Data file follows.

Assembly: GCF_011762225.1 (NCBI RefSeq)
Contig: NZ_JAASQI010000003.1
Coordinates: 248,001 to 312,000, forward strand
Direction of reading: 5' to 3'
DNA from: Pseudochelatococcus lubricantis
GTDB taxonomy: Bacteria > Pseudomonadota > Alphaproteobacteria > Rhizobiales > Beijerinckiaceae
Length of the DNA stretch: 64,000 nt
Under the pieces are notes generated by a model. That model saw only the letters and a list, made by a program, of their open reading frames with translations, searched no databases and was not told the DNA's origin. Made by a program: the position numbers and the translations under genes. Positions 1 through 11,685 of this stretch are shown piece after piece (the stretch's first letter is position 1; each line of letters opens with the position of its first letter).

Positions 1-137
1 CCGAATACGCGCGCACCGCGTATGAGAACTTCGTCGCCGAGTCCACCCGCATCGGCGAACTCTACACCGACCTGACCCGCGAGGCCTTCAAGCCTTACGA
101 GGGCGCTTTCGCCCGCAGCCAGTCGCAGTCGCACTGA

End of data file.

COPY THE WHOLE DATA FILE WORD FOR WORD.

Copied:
Assembly: GCF_011762225.1 (NCBI RefSeq)
Contig: NZ_JAASQI010000003.1
Coordinates: 248,001 to 312,000, forward strand
Direction of reading: 5' to 3'
DNA from: Pseudochelatococcus lubricantis
GTDB taxonomy: Bacteria > Pseudomonadota > Alphaproteobacteria > Rhizobiales > Beijerinckiaceae
Length of the DNA stretch: 64,000 nt
Under the pieces are notes generated by a model. That model saw only the letters and a list, made by a program, of their open reading frames with translations, searched no databases and was not told the DNA's origin. Made by a program: the position numbers and the translations under genes. Positions 1 through 11,685 of this stretch are shown piece after piece (the stretch's first letter is position 1; each line of letters opens with the position of its first letter).

Positions 1-137
1 CCGAATACGCGCGCACCGCGTATGAGAACTTCGTCGCCGAGTCCACCCGCATCGGCGAACTCTACACCGACCTGACCCGCGAGGCCTTCAAGCCTTACGA
101 GGGCGCTTTCGCCCGCAGCCAGTCGCAGTCGCACTGA